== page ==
It’s a disheartening truth, particularly for smaller studios hoping that creativity and innovation will make up for a lack of marketing budget. Not every mobile start-up can hope to attract investors in the same way Small Giant has, not will they be able to build a ‘warchest’, as Soininen referred to it, in order to invest in user acquisition profitably.
“Well, we didn’t have that marketing budget,” Soininen observes. “We were literally in this predicament, we didn’t have huge amounts of cash. We pretty much had to know very quickly whether the numbers were correct. If the numbers didn’t add up in terms of retention and monetisation, we needed to kill this baby quickly so we still had one more shot. You have to be really on top of the numbers.”
Soininen encourages studios to essentially build a model for their marketing and try to find out which tactics and creatives work best. Testing different channels will show the sort of attention you can gain through things like Facebook. This, the CEO warns, does require spending a little money, but building this model is essential.
“You have to know your lifetime value vs acquisition cost: if you put a certain amount into user acquisition, this is the conversion rate, you need to know how quickly can you gain that amount from that cohort of users – there’s a lead time, so you have to be patient,” he says. “But this is what we did to build the model.
“One of the most difficult areas was getting the creatives right, trying to master the Facebook algorithm and getting the whole system to work in an optimal way – it took us quite a long time before we got to a relatively good level, and that gave us the confidence that we knew we were on the right track. It probably took us six months to get to that level, and by that time the game was pretty much ready.”
Preparing the marketing model while the game is still in development is also essential to getting investors on board. When Small Giant raised $6 million in an early funding round, it used metrics and the business model it had prepared to demonstrate how well it could perform with more investment.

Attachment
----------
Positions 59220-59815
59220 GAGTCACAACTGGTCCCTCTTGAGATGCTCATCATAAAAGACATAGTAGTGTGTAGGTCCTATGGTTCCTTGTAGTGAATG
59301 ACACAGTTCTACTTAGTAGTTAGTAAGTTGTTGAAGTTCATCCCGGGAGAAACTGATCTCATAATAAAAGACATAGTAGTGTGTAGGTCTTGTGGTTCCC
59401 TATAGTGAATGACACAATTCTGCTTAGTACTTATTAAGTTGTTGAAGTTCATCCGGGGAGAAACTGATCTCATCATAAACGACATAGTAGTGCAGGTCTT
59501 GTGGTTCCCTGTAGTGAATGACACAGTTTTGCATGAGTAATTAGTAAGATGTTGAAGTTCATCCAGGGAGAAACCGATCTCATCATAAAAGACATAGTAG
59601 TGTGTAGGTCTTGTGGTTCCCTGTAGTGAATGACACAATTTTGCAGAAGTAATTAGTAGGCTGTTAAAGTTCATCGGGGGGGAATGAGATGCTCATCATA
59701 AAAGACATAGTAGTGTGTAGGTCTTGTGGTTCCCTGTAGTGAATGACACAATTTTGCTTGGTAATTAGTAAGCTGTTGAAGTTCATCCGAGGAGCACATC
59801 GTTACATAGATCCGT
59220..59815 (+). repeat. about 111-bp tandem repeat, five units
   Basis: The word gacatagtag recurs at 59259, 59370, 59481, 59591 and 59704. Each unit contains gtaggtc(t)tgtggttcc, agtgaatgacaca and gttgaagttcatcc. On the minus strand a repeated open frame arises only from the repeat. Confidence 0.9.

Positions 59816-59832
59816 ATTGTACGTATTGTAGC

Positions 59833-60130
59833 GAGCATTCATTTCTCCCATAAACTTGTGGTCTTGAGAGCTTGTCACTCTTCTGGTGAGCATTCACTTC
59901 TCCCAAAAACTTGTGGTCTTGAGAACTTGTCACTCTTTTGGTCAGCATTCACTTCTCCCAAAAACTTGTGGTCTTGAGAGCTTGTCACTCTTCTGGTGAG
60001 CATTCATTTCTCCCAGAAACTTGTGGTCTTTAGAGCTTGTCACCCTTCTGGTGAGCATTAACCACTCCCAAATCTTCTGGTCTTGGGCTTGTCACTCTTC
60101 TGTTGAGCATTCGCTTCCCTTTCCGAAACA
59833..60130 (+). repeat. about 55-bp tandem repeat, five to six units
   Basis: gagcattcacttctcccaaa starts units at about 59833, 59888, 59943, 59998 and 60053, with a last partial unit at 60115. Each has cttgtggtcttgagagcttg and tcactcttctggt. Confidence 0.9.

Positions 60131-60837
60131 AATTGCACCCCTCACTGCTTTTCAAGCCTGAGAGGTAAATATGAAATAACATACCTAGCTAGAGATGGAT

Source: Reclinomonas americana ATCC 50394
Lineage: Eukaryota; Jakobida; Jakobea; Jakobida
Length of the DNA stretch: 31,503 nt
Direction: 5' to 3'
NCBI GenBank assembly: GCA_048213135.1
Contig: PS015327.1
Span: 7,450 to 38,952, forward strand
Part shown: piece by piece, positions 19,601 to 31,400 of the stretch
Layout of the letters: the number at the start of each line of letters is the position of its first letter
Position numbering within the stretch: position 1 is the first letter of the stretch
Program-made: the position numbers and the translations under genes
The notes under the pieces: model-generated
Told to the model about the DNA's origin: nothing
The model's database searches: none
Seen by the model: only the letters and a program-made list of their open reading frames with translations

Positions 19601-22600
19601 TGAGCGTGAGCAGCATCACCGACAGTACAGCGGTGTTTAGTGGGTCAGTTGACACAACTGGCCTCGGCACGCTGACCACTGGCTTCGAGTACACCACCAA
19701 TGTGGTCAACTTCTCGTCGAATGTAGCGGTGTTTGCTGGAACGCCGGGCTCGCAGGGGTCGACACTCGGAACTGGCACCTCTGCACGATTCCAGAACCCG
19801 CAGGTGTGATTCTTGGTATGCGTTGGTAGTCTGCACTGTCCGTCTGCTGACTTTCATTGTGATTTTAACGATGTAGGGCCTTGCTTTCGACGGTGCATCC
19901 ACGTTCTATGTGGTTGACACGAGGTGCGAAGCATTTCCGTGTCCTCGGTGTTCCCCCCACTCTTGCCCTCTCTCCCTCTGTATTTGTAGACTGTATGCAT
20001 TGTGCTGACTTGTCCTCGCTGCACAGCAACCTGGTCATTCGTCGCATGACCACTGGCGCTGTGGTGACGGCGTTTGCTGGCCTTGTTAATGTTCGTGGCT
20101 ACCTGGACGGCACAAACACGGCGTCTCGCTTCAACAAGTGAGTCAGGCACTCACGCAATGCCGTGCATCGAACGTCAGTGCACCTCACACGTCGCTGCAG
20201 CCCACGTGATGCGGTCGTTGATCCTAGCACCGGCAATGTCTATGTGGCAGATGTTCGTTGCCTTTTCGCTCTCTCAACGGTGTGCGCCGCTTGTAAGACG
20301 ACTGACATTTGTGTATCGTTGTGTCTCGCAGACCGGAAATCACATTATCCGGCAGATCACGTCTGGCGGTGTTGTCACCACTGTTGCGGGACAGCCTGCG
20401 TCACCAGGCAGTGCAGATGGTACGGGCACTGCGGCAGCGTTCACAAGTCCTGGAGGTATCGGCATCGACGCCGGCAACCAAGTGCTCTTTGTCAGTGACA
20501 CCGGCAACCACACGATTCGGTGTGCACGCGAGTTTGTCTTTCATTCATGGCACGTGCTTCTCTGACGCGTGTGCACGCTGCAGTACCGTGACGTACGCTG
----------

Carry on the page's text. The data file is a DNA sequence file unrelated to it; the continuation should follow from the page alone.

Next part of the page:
“You have to be brutally honest about things, you need to recognise that they need to be mastered,” Soininen warns. “You have to paint a clear picture for investors. We said, ‘we’ve got a good game, good metrics, we’ve scratched the surface here but this is the area we need money or help with’. When you tell that story, it makes you really credible, rather than spending your life trying to bullshit your way through, painting too pretty a picture.”
With Empires & Puzzles now established, Small Giant is ramping up work on its second game. While Soininen can’t tell us anything about it, he does reveal the project is currently in early consumer testing and may be ready for a soft launch later this year.
However, he stresses that 90 per cent of the studio’s efforts are still focused on the roadmap for its flagship game. The recently added Alliance Wars, for example, “saw massive improvements in our KPIs” and the studio is keen to explore this further. Plus, new levels, new heroes and new gameplay modes are all in the works to keep those millions of players engaged as long as possible.
“We basically have a continuous flow of events, activities and quests to keep the game fresh,” he says. “There’s no reason why this game couldn’t have a lifespan of five to eight years.” （source ：gamesindustry.biz ）